Building heights rise – despite residents’ plea

The Shoreham Society's Gerry Thompson was shown the plans at the last consultation event
The Shoreham Society's Gerry Thompson was shown the plans at the last consultation event

A riverfront regeneration scheme which courted consultation criticism for its eight-storey buildings has been tweaked – with some structures set to be higher.

Southern Housing Group is set to submit a planning application for Free Wharf, ten months after a public exhibition saw building heights dominate debate.

Despite ditching previous plans for a ‘landmark’ 14-storey tower, the December event saw residents criticise the developer’s plans for eight-storey blocks.

Revised plans, to be submitted to Adur District Council, are set to include three buildings of nine storeys. The developer said the site, in Brighton Road, Shoreham, had ‘significant challenges’.

Shoreham Society chairman Gerard Rosenberg said: “This represents substantial overdevelopment and is not right for our much-loved town.

“The people of Shoreham are intensely worried about the ever-increasing problem of over-development and the effect on their quality of life, and would like councillors to represent them in these views.”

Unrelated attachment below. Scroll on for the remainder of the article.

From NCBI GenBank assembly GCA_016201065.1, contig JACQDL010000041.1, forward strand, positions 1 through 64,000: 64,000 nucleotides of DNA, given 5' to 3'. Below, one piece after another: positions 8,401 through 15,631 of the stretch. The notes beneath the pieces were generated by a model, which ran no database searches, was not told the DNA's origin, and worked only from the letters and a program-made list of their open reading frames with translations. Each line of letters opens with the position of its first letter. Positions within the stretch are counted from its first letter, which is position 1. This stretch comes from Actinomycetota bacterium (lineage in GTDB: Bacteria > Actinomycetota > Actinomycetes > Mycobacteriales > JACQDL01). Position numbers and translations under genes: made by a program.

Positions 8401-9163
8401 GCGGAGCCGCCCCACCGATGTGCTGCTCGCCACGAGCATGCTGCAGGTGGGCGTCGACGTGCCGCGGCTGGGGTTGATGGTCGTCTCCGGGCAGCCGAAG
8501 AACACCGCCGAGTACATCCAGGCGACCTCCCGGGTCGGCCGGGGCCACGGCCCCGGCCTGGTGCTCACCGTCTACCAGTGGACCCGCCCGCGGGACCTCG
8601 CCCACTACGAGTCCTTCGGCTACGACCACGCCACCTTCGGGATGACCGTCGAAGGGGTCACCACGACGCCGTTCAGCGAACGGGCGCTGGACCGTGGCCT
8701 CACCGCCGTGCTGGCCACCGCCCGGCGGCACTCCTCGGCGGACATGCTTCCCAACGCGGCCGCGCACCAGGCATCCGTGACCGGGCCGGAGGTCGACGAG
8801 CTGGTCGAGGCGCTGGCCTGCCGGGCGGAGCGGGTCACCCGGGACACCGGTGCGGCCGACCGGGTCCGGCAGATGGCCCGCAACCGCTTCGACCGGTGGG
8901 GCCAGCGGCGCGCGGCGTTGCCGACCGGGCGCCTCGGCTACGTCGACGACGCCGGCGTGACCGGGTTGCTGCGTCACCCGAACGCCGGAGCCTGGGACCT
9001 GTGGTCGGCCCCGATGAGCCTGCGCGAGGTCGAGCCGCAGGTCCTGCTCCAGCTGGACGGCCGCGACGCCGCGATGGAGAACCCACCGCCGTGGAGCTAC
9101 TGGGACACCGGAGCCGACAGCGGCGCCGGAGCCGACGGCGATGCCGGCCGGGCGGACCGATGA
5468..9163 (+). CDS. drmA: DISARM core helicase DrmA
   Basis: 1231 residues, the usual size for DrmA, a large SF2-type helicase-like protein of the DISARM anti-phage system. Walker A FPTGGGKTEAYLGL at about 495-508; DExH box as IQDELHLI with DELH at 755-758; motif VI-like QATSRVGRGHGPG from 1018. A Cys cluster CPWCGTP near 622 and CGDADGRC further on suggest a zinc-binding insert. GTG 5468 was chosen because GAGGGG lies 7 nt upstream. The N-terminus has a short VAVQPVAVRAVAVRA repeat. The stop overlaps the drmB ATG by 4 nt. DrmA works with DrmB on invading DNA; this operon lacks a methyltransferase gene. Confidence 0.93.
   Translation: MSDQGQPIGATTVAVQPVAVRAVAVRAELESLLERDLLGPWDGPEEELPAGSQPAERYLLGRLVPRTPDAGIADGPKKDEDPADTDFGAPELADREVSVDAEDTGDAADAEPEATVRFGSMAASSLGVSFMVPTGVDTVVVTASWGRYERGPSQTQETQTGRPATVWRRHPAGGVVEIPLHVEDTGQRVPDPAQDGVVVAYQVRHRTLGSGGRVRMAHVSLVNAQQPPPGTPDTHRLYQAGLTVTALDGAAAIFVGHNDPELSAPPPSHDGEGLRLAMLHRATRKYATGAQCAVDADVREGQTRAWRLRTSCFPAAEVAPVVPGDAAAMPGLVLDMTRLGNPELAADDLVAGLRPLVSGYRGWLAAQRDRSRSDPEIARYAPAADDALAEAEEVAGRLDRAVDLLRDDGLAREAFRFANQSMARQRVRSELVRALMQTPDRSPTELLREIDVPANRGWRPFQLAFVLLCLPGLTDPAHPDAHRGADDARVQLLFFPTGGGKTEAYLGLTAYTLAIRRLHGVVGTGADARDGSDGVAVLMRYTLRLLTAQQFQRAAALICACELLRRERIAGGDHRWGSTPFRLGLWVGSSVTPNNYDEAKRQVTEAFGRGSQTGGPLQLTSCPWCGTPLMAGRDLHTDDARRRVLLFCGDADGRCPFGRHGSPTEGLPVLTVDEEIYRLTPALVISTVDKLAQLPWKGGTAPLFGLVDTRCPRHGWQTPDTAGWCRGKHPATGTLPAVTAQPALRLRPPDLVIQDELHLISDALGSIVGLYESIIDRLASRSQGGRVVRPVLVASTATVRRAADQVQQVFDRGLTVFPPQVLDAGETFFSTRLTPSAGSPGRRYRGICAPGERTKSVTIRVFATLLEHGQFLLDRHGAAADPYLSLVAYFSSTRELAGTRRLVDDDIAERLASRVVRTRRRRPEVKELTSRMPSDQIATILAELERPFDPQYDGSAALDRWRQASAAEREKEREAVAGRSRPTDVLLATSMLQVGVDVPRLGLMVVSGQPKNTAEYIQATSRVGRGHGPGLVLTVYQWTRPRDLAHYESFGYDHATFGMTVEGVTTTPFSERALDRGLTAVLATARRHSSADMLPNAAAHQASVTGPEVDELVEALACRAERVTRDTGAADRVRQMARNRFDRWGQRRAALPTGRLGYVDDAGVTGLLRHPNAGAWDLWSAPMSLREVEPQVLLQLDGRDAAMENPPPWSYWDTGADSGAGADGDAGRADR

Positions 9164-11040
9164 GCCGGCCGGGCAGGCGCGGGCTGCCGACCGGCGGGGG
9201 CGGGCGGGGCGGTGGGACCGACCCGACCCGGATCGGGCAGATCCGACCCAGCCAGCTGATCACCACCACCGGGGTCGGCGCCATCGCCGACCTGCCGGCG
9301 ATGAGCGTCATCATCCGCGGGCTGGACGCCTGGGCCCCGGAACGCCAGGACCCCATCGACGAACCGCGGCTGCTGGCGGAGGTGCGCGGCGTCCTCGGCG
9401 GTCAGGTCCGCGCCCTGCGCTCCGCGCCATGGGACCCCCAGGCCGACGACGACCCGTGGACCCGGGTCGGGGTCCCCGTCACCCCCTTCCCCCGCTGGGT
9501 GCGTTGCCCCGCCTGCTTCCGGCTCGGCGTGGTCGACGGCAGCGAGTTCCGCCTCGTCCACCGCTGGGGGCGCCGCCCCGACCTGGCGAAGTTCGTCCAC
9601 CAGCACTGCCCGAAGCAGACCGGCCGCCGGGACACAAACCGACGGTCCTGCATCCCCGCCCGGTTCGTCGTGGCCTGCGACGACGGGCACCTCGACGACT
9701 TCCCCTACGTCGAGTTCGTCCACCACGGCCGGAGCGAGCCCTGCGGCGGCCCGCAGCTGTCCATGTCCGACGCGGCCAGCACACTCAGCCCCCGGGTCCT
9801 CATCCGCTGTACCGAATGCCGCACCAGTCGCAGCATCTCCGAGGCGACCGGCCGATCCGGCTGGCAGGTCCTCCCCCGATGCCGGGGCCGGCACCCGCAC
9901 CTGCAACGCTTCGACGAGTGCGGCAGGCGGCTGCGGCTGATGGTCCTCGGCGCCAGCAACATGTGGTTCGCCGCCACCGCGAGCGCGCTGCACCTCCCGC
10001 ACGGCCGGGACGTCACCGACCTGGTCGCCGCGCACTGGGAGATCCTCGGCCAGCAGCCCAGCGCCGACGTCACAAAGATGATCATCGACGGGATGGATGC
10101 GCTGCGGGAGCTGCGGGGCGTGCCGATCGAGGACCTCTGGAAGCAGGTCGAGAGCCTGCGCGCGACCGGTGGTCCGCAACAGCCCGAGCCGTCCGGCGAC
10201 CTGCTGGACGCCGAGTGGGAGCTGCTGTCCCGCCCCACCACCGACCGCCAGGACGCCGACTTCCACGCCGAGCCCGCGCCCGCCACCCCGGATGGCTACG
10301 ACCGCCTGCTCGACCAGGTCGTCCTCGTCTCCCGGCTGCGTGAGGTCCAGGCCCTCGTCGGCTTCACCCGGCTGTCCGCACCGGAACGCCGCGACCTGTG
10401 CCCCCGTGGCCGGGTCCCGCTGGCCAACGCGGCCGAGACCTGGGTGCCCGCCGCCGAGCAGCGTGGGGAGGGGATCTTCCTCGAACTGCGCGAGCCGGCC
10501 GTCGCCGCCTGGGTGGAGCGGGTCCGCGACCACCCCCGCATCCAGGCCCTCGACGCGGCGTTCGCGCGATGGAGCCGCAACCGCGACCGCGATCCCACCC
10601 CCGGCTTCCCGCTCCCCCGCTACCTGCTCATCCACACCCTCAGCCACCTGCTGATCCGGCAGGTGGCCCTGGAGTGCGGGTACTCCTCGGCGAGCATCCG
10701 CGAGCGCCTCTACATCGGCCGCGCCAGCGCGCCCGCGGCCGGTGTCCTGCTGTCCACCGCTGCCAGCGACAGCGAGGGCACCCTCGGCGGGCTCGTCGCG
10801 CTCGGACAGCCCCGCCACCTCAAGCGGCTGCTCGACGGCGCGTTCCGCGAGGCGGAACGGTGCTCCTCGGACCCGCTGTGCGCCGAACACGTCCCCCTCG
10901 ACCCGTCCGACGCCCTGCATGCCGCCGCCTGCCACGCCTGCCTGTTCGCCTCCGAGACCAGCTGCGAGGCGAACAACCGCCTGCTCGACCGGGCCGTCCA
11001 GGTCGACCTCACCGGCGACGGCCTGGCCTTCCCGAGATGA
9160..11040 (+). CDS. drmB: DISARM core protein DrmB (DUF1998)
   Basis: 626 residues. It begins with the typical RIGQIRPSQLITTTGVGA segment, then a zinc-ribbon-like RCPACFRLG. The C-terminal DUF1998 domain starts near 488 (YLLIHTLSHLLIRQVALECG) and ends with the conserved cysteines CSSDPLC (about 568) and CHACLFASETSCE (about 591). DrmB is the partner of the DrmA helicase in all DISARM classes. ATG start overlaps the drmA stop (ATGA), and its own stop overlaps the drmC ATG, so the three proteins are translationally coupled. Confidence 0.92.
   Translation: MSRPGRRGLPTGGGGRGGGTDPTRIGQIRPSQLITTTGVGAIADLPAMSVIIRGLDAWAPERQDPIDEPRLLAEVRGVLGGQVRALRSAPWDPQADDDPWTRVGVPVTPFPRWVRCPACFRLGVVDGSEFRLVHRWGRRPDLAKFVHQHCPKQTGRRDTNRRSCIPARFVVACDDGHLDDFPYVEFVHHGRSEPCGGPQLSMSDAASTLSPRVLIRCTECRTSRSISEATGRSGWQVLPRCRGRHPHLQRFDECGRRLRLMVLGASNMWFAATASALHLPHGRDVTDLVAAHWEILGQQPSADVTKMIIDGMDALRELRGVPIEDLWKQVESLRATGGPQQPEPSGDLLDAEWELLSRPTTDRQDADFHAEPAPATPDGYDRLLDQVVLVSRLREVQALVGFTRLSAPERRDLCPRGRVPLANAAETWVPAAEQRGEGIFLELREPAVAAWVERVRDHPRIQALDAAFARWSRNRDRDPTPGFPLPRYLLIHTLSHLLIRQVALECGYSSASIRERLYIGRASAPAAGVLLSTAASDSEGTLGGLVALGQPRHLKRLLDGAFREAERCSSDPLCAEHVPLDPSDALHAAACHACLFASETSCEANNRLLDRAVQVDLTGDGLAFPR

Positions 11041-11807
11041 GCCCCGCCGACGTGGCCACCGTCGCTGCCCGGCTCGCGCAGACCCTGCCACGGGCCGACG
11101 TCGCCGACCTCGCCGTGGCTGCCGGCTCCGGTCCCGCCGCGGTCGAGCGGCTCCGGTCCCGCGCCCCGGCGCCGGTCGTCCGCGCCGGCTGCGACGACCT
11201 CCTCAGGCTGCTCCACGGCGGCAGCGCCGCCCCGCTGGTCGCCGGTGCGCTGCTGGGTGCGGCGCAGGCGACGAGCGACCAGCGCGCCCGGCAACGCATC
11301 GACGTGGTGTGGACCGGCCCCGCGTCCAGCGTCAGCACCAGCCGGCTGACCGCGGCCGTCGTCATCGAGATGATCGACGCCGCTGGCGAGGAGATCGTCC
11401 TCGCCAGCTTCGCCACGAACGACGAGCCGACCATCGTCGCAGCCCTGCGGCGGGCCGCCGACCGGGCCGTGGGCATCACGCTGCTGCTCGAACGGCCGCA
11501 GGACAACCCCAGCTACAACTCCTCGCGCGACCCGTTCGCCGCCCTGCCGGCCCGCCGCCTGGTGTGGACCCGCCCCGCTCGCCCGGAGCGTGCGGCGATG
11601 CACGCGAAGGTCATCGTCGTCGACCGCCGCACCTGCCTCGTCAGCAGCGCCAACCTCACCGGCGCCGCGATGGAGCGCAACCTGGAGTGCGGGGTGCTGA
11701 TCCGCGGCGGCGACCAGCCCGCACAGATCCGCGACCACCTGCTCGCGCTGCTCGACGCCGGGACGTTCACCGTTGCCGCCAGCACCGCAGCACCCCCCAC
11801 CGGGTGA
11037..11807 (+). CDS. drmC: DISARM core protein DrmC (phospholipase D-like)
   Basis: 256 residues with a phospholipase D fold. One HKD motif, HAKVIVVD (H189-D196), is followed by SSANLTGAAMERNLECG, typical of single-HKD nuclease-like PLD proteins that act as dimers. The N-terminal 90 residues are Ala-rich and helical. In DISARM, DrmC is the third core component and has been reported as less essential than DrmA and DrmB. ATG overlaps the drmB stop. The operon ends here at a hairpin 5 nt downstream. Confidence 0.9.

Marine ward councillor Joss Loader said Shoreham’s skyline was set to change, with many residents fearing for the future of the town. She said she was yet to talk to anyone who liked the design or height of the seven-storey Parcelforce development east of the Adur Ferry Bridge.

Alan Townshend, Southern Housing Group development director said the firm had listened hard to the consultation and kept the bulk of the buildings to eight floors or less.

“Only three buildings have an additional, single property on top of the uppermost floor,” he said.

“In addition, we removed the landmark tower. However, this is a brownfield site with inherent and significant challenges. Many people wanted an emphasis on the public realm and open spaces, as well as improved riverside access and flood defences.

“Quite rightly, people also asked for affordable housing with a variety of tenures. Naturally, this puts pressure on other aspects.”

Free Wharf is the developer’s name for the former Minelco site.